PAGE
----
The Eagles are suing a hotel in Todos Santos, Mexico that bills itself as the Hotel California for trademark infringement and trying to capitalize off of the band’s famous 1976 album and song, according to The Hollywood Reporter.
In a lawsuit, the band argues that the hotel has falsely led consumers to believe that it is associated with the Eagles and inspired “Hotel California.” “Multiple online reviews make clear that U.S. consumers who visit the Todos Santos Hotel and buy Defendants’ merchandise do, in fact, believe that the Todos Santos Hotel is associated with the Eagles, which is not the case,” the suit reads.
A representative for the Eagles declined to comment. A representative for the hotel did not immediately respond to Rolling Stone‘s request for comment.
The suit goes on to argue that “Hotel California” is “arguably the band’s most popular song, and in many ways embodies the very essence of the band itself. The song continues to be hugely popular, and the song’s name has become synonymous with the band.” The Eagles have also sold merchandise bearing the “Hotel California” name for decades, though an application to register the trademark for merchandise is still pending.
Coincidentally, the Todos Santos Hotel did open in 1950 under the name Hotel California. However, the suit notes that it has since gone through several name and ownership changes. The current owners, Debbie and John Stewart, bought the hotel in 2001, and the suit alleges that they tried to revitalize and market the hotel around a connection to the Eagles. Along with playing the Eagles’ music in the hotel, the suit claims that the Todos Santos Hotel sells items in its gift shop that refer to the hotel as “legendary,” insinuating a connection to the band and song.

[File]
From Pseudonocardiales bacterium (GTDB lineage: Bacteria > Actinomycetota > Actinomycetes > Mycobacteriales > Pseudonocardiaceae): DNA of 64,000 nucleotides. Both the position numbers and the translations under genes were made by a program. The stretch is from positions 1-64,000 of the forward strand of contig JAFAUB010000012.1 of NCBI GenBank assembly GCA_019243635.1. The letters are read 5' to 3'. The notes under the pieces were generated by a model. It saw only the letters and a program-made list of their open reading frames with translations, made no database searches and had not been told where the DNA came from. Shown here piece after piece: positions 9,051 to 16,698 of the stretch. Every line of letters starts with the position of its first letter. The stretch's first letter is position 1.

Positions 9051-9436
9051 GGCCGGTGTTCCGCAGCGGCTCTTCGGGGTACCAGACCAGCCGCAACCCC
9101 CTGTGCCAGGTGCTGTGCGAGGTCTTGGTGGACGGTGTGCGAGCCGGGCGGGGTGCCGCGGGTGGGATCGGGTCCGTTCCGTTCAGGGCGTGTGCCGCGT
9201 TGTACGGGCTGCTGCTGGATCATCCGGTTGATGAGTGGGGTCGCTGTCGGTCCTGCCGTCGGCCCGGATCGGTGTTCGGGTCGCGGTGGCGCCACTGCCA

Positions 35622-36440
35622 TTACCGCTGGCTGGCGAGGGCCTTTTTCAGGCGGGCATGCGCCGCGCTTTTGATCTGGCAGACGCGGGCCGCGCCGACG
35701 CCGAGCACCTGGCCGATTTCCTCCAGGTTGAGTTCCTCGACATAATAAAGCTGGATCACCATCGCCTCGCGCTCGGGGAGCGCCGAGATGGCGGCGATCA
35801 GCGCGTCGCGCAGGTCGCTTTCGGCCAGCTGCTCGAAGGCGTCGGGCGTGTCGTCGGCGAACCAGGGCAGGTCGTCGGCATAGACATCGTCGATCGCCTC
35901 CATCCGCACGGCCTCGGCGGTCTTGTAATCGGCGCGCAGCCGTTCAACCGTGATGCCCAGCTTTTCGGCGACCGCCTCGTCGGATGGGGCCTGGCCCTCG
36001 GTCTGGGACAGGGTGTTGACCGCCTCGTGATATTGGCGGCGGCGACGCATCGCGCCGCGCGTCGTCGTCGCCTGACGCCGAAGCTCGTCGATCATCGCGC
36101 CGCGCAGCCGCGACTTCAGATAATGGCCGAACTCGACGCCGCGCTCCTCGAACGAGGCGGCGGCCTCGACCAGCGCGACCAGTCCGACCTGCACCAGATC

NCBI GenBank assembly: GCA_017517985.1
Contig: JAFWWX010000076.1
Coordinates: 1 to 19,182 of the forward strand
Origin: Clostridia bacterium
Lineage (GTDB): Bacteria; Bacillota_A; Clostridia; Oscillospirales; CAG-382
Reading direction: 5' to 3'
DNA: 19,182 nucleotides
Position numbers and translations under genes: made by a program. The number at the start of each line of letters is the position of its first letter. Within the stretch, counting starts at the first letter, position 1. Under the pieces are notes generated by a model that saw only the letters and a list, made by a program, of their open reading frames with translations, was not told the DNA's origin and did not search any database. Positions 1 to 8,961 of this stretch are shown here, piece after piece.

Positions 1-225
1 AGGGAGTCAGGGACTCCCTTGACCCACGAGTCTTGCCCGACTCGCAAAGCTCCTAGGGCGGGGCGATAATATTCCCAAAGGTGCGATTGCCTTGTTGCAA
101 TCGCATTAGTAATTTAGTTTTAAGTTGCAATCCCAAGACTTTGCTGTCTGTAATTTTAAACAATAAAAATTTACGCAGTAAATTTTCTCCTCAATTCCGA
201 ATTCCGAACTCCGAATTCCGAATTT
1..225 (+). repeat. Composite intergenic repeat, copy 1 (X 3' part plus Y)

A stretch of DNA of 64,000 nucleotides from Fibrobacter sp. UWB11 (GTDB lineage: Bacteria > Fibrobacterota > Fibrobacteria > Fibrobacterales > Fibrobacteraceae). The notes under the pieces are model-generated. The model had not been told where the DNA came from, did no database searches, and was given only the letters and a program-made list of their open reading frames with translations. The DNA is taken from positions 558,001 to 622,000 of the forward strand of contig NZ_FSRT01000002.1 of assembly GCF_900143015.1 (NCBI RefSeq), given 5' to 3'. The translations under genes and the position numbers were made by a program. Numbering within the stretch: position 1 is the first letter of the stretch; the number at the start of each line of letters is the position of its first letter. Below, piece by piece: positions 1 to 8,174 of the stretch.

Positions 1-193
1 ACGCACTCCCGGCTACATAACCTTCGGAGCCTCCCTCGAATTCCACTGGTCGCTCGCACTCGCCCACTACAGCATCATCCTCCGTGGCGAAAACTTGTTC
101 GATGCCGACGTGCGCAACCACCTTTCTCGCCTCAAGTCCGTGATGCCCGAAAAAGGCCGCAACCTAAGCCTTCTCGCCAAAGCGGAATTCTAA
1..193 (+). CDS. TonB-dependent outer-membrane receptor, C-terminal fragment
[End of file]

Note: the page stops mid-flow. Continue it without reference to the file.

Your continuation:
The Eagles are seeking an injunction to stop the hotel from using the Hotel California name or doing anything else to imply a connection to the band. They’re also seeking all related profits, plus damages and relief.
While the Eagles’ “Hotel California” isn’t based on any particular place, the building that stands in for it on the cover of the 1976 album is the Beverly Hills Hotel. Ironically, the band used the photo without the Beverly Hills Hotel’s permission. In an interview with Rolling Stone, the album’s art director, Kosh (a.k.a. John Kosh), recalled, “As the sales of Hotel California went through the roof, lawyers for the Beverly Hills Hotel threatened me with a ‘cease and desist’ action until it was gently pointed out by my attorney that the hotel’s requests for bookings had tripled since the release of the album.”